One can win the War, but lose the Peace. A cliche this may be, but it is also a hoary truism that looms over the post-war scenario in Sri Lanka. The triumphant Sri Lankan government now has to address the human terrain rather than the fields of battle.
The book, Dare to Differ,is a short account of the long struggle of the Tamils to establish a separate state. It is written from the point of view of a Tamil expatriate living in Australia. The author is well equipped to write this account as he was an active member of the pro-LTTE Tamil diaspora which was the second front opened by the Tamil separatists. The Australian branch of the Tamil diaspora was a leading contributor to the cause. As a political activist and sympathiser of his people, he had close access to leading members of the LTTE. This has enabled him to give an insider’s view of some of the events that shaped the movement. His interactions with the Tamil leaders are revealing. His narrative runs smoothly. It is a MUST read for anyone interested in understanding the role played by the Tamil diaspora in the LTTE struggle.
Dr Nirmala Chandrahasan, in The Island, 11 February 2022 , with this title “13th Amendment and Tamil polity: A pragmatic approach” …… with highlighting imposed by The Editor, Thuppahi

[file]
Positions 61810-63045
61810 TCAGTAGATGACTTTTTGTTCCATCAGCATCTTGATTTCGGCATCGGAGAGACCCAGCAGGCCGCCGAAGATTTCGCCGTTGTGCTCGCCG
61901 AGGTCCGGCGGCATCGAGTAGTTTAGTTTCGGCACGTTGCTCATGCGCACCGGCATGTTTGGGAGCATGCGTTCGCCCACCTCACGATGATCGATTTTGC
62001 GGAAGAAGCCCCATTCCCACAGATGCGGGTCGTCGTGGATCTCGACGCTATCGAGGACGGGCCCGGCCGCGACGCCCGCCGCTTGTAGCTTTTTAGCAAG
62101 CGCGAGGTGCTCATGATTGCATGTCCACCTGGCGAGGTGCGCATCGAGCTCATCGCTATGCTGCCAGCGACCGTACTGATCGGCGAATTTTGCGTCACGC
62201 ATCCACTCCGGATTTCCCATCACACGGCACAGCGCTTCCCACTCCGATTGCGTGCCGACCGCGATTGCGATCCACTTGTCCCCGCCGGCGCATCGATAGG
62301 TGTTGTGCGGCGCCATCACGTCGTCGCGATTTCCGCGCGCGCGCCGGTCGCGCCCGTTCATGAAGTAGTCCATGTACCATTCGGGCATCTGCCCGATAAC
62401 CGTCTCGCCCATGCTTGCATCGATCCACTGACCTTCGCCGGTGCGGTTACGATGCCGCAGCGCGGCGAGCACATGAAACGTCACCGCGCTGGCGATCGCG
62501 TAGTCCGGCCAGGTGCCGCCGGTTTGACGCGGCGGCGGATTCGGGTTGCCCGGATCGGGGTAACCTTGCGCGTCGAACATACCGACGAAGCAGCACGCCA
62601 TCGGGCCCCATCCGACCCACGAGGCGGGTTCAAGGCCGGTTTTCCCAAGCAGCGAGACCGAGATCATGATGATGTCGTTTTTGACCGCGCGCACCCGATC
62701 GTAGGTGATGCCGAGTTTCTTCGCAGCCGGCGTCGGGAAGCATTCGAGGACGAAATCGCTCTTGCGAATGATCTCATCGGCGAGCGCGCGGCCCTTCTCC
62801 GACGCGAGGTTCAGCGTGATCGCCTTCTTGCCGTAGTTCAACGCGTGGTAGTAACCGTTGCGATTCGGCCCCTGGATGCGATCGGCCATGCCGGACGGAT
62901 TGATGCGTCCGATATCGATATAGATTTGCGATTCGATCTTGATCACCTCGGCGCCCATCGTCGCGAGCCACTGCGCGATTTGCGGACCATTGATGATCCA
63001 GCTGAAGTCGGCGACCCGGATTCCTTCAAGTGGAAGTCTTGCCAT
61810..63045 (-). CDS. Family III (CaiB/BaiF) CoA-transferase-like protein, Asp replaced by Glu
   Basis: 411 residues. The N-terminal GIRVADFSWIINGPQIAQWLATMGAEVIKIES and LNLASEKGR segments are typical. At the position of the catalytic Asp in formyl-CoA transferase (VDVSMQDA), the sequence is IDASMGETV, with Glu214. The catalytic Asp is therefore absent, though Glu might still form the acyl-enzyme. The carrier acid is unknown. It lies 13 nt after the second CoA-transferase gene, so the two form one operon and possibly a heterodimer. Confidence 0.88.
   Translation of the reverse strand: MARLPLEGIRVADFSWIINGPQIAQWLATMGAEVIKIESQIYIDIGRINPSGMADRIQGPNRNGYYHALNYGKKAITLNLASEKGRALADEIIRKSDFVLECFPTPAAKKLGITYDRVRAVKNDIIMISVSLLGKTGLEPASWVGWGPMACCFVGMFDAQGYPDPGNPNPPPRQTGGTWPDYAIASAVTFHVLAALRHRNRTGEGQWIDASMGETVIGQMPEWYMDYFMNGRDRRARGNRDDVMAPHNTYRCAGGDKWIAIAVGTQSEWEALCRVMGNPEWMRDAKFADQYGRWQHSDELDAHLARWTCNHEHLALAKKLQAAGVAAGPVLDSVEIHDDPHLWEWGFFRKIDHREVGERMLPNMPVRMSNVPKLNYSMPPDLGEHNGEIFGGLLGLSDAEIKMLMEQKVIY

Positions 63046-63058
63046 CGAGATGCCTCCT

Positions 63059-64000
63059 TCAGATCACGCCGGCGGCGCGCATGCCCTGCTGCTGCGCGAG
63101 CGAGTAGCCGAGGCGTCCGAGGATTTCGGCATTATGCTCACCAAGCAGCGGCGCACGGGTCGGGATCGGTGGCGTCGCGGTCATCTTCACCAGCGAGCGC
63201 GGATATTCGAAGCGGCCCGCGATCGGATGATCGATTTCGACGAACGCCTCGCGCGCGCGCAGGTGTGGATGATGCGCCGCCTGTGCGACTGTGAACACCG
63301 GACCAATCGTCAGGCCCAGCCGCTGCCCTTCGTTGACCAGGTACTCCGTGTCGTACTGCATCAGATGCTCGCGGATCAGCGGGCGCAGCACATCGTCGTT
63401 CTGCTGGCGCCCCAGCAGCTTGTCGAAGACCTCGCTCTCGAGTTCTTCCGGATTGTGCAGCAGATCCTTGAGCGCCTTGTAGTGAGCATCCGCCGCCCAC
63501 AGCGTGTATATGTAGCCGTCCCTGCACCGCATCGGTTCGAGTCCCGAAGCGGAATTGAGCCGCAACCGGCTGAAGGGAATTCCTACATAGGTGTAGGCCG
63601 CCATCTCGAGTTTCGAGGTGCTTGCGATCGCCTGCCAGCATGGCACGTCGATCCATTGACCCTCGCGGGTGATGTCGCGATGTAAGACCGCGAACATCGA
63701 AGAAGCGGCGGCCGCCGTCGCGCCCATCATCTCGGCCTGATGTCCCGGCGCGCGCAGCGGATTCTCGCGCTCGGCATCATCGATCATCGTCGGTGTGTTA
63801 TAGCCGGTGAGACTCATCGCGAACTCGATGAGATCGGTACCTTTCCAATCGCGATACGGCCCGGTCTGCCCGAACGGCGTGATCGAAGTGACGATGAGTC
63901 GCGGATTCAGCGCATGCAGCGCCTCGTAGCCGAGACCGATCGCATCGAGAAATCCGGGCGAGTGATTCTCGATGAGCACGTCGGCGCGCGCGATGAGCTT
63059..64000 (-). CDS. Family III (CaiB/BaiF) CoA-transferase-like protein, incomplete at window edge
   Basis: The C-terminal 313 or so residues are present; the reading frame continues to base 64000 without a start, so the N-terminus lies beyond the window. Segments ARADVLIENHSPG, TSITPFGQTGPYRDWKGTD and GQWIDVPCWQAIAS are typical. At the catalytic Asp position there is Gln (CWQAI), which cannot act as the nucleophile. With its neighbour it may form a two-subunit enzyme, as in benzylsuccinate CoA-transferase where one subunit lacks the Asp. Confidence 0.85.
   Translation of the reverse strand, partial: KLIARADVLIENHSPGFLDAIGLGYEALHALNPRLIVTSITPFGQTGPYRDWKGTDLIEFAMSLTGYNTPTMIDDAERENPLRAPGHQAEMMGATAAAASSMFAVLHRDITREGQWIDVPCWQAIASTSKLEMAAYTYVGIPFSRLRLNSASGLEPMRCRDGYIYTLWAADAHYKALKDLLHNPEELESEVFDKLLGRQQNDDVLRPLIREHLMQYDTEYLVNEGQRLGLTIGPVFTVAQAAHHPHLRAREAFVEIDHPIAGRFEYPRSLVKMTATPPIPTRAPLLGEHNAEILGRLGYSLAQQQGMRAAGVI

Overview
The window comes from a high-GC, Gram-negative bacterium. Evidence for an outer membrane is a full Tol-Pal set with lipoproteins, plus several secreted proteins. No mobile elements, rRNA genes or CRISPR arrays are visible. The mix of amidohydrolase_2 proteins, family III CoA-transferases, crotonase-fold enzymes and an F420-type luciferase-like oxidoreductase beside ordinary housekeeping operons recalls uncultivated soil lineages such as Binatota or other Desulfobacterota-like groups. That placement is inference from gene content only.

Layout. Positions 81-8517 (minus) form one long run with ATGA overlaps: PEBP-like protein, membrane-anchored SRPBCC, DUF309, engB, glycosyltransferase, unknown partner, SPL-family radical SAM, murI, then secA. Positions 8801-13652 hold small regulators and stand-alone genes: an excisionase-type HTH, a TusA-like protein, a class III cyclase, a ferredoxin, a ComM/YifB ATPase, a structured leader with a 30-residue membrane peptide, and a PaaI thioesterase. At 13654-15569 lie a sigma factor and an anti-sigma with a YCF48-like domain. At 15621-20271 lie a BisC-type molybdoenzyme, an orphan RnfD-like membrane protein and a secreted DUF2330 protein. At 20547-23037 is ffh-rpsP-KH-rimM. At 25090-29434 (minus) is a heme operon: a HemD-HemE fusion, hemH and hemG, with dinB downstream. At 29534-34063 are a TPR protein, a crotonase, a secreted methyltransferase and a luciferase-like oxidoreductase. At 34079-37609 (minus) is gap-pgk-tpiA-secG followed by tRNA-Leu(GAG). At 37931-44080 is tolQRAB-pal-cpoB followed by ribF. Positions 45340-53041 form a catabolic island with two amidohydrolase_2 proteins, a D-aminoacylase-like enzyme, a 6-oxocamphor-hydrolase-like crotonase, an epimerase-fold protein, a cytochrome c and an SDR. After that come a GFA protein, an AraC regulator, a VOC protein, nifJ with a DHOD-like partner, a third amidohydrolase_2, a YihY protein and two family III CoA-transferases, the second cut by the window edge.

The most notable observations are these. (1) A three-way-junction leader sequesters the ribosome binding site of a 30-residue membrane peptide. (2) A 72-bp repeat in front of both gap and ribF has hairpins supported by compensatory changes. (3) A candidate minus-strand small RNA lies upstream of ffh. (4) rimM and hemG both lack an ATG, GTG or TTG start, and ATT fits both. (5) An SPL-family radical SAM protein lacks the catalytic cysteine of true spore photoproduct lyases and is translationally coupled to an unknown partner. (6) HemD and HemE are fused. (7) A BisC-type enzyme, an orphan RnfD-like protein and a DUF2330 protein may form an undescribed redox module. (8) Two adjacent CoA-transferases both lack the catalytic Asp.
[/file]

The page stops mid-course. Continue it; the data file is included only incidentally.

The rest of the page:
There is much speculation in the Tamil political circles as to the usefulness or otherwise of the 13th Amendment to the Constitution and whether the Provincial Council system set up under its aegis gives a measure of power sharing or devolution of powers to the Tamil speaking provinces, or whether it is an ineffective institution which blocks out any greater devolution under the exercise of internal self- determination. This debate has been sparked by the decision of Tamil speaking parties including the TNA, to send a letter to the Prime Minister of India Narendra Modi, requesting him to use his good offices to induce the Government of Sri Lanka to implement the 13th Amendment fully, in the context that the 13th Amendment arose out of the provisions of the Indo -Sri Lanka Peace Accord of July 1987, to which treaty India and Sir Lanka are signatories.
Michael Roberts,reprinting here an article that appeared in FRONTLINE vol. 26/12, 19 June 2009 … with this title “Some Pillars for Lanka’s Future”
“One can win the War, but lose the Peace” — A cliche this may be, but it is also a hoary truism that looms over the post-war scenario in Sri Lanka. The triumphant Sri Lankan government now [must] address the human terrain rather than the fields of battle.
Thuppahi's Blog · This web site presents the interventions of MICHAEL ROBERTS in the public realm with reference to Sri Lankan political affairs. It will embrace the politics of cricket as well. ROBERTS was educated at St. Aloysius College in Galle and the universities of Peradeniya and Oxford. He taught History at Peradeniya University and Anthropology at Adelaide university. He is now retired and lives in Adelaide.